Friday, April 11, 2014

Today's Other Thought

Today's Thought

Somehow, magically, this is on the internet. I'm not sure whether it is supposed to be there or not. I would take the moment however to enjoy it in case it is of the latter variety of supposes.

Great Ocean Quarterly & Acid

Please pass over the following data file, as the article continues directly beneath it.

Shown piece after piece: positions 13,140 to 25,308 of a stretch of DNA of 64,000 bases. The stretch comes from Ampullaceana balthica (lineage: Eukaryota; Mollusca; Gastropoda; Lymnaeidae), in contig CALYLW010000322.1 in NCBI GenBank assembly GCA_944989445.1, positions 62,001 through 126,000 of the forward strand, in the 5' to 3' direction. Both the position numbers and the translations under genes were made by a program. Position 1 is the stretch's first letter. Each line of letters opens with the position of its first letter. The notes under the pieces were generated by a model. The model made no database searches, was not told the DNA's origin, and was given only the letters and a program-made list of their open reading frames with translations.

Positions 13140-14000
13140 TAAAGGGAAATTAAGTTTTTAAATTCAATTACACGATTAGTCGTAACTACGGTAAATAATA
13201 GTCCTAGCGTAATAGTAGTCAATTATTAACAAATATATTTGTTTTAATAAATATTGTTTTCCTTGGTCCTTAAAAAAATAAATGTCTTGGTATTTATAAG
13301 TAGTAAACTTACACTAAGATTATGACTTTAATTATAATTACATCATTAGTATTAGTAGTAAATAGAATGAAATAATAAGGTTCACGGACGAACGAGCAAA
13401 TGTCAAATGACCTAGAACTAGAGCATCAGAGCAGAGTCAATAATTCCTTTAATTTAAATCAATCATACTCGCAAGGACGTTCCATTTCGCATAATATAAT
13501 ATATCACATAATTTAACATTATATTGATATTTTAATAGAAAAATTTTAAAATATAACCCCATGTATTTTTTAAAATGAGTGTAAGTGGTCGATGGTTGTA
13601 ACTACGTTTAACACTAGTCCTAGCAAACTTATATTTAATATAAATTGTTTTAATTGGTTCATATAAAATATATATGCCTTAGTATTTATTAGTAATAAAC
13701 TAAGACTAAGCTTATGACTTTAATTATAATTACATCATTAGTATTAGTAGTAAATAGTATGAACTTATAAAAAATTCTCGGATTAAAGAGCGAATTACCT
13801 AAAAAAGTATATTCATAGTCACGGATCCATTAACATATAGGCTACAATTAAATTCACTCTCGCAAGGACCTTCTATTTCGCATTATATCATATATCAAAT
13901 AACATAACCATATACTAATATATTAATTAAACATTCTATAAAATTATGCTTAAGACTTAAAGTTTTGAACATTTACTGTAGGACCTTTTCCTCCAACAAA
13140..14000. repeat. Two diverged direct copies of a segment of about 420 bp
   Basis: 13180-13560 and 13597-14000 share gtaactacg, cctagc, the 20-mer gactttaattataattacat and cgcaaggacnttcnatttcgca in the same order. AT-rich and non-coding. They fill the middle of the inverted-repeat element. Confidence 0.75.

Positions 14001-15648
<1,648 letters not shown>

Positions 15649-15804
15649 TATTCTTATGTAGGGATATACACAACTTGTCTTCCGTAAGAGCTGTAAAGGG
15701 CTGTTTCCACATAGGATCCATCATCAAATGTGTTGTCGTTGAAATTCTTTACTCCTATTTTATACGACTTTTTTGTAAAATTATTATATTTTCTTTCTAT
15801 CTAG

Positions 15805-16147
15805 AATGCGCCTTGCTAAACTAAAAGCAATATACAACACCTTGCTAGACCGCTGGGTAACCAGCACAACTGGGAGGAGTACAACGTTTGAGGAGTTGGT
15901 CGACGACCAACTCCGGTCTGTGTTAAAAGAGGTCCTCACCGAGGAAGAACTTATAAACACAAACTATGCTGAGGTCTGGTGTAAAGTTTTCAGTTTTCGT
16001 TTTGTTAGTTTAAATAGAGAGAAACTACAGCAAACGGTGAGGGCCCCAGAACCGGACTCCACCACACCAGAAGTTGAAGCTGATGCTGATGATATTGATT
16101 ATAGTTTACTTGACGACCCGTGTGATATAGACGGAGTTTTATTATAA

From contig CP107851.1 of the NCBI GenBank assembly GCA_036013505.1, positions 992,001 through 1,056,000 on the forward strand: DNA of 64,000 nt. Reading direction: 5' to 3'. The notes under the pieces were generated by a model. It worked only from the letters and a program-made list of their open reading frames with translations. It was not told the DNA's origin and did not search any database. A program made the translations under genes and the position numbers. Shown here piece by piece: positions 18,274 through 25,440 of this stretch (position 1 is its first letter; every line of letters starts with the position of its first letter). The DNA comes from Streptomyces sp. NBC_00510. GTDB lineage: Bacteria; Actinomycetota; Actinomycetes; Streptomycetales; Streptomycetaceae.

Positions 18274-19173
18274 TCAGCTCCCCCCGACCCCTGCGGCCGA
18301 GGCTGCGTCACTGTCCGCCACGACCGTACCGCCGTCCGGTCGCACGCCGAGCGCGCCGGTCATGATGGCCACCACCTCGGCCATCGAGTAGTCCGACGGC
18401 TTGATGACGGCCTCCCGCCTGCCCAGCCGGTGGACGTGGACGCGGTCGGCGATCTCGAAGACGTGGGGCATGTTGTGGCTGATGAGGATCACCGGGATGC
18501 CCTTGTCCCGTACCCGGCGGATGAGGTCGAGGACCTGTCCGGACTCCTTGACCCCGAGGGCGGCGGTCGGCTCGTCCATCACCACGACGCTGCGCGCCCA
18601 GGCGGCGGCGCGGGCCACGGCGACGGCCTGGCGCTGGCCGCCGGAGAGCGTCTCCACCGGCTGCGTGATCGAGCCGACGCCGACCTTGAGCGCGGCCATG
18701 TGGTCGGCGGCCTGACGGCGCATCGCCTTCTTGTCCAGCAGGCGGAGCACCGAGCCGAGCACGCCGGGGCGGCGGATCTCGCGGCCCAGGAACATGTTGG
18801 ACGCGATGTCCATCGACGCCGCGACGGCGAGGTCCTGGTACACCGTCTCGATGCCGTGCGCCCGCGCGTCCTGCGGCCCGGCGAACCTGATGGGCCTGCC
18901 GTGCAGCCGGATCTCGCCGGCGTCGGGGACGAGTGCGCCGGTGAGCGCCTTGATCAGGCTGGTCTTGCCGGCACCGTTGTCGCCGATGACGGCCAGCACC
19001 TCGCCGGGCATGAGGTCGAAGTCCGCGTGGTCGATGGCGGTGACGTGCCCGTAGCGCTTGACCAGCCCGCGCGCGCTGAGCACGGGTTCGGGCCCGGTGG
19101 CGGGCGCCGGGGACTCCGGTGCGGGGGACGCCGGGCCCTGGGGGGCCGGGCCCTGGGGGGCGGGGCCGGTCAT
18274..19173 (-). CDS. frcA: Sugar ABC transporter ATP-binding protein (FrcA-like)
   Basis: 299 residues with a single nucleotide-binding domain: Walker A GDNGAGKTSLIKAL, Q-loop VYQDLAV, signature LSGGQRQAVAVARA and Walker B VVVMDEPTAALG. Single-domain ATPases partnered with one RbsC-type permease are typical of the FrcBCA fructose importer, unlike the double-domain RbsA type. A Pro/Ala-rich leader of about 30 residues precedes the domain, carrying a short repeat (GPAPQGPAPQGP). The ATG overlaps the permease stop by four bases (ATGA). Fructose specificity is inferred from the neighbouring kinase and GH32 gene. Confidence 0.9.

A few days ago I had a nice conversation with someone who runs an online art gallery. We touched on artistic process, sensibilities and value systems. We talked about archiving and collecting. I mentioned that I used to keep notebooks of drawings and writings but that those things were inevitably replaced by blogging, something I had conceived of as an easier daily practice at some point, the argument being that the blog, being inherently public, offers the kind of pressure to produce that having an audience (however imagined and fictional) provides. The idea that someone somewhere just might be waiting for that next statement or observation or flight of fancy or experiment, the idea that there might be someone like that in some possible world at least, is enough to coerce laziness to scram. In fact, over the years blogging has done just that. I've been able to practice writing, to one degree or another. I've been able to create little worlds of process that have allowed me to stake out a little mental space for myself apart from the rest of my life. But when I mentioned this move away from the overtly tactile process of keeping a physical journal, full of hand written notes and little sketches and drawings, I think she sorta got a screwed up look on her face, a little crinkling of the nose, as if she'd momentarily smelled something disappointing. My apologetic reaction to that was to assure her that I someday I will return to sketching and writing in my books, a thought that has occurred to me but I'd never really given much weight. As I said it though, I realized how true that statement is. I will return to the notebooks.